Shakespeare the Filmmaker

April 20, 2016

On this day, one of the world’s great filmmakers was born. He died almost exactly fifty-two years later on the same date. The most remarkable thing about him was that he died nearly three hundred years before the invention of the cinema.
So in the strictest sense of the word, William Shakespeare was not a filmmaker. Nevertheless, his plays have inspired many classic films in the hundred and twenty-one years since the first public exhibition of motion pictures. These films have featured the talents of actors from Laurence Olivier to Leonardo DiCaprio and even Mickey Rooney. (Yes, that Mickey Rooney. Didn’t you know he played Puck in A Midsummer Night’s Dream in 1935?)


It has been said by many people that if Shakespeare had been alive today, he would be writing for the movies. Some people, thinking that the Shakespeare they believe they know – the romantic idealist whose plays supposedly exist over and above the times when they were written or presented – could never be such a sellout.  Shakespeare, however, was as much a showman as an artist (the two are not mutually incompatible). He was as famous in his own time as an actor as a playwright and poet. Not only that, he was a shareholder in the acting companies he wrote for and part owner of the Globe Theater where they played. Which means that, for all his superior artistry, as someone who was trying to earn a living in the theater, he had an interest in making sure the plays he was writing were plays which an audience would pay to see.


That’s how it is in filmmaking as well. Some people consider that mass popularity is a sign of mediocrity. That’s looking at the subject through the wrong end of a pair of binoculars, making what is large and close look small and distant. Shakespeare must have figured that there was a way for art and commerce to intersect; otherwise he couldn’t have afforded to pay the rent on the land his theater stood on or the wages of his actors.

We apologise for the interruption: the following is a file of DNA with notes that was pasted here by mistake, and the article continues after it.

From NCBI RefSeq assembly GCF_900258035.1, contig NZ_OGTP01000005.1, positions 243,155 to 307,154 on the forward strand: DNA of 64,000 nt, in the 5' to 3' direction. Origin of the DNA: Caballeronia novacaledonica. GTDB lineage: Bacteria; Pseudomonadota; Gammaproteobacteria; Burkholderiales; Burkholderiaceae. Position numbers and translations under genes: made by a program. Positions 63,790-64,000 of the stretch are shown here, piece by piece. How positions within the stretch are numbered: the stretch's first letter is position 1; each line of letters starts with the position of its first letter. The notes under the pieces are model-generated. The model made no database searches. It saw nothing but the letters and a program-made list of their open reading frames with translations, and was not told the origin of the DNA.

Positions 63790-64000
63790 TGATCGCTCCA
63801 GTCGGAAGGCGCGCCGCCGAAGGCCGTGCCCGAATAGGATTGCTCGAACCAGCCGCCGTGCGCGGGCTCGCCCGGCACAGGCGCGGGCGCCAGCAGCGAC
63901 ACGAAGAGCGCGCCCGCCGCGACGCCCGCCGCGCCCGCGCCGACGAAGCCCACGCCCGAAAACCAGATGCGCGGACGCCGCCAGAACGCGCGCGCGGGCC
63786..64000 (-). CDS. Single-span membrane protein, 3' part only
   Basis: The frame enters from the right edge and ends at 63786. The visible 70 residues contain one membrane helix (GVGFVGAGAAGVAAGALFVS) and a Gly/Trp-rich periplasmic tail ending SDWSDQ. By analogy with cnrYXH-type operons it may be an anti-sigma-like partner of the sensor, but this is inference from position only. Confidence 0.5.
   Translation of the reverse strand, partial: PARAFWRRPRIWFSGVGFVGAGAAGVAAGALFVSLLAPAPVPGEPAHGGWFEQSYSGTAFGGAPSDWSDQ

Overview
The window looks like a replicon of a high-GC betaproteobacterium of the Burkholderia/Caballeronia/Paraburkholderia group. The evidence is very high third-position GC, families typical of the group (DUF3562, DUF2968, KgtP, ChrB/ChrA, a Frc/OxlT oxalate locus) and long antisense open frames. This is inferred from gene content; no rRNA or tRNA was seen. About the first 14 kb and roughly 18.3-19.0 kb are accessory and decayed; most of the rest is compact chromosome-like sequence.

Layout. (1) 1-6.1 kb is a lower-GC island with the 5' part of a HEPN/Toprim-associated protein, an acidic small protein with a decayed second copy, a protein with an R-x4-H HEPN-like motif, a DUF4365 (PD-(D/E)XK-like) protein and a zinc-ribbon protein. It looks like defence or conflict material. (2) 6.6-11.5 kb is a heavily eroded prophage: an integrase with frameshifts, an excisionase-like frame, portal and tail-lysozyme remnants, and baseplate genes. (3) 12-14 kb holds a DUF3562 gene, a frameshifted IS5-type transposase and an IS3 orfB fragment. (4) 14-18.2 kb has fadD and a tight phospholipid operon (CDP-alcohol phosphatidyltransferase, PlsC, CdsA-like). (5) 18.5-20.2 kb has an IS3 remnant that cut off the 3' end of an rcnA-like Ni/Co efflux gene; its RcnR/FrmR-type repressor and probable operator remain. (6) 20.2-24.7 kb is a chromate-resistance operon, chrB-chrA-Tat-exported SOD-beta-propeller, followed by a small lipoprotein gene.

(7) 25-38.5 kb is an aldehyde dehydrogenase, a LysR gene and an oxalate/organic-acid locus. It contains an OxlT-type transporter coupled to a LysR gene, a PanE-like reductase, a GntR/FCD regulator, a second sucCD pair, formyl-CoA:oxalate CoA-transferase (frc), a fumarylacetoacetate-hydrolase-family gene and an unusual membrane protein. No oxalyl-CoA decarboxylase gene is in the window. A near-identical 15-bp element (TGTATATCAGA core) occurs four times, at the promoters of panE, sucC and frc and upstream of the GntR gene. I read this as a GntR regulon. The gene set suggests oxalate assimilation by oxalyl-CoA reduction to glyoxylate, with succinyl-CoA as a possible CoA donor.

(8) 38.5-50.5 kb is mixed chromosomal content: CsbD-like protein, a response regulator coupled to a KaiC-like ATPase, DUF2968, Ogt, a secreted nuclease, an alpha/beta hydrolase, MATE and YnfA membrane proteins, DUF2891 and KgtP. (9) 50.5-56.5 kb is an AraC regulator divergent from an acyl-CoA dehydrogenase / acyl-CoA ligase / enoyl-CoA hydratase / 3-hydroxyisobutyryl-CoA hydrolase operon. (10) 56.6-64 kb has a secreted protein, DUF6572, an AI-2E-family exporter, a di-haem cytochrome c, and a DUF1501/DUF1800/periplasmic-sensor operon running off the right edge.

On the other hand, mass popularity is no more of an argument for artistic greatness than a small, rarefied audience would be. Most of the plays written in Shakespeare’s time have been lost. (People who aren’t English majors might be able to name Christopher Marlowe or Ben Jonson as fellow playwrights in Shakespeare’s time, but only if they were among the lucky few to study them in high school or college amid the great heaps of dear old Billy that get dumped every semester on the world’s teenagers.) Look up a listing of the ten most popular films of a given year from the 1920s to today. How many classics can you count among them? (If you don’t mind, leave out the fabled year of 1939, despite the exceptional number of classics it produced. It has an unfair advantage: no other year has come near it.)


To sum up, don’t colour your opinion of the artistic success of a play or film based on how popular or unpopular it is. If that had been a criterion, Shakespeare would have been forgotten long ago and we wouldn’t be seeing movies of his plays. A film (or play) should be judged on its merits alone; besides, if there hadn’t been an economic incentive to acting and publishing Shakespeare’s plays, even Shakespeare’s genius would have been lost to us three hundred years ago.
 

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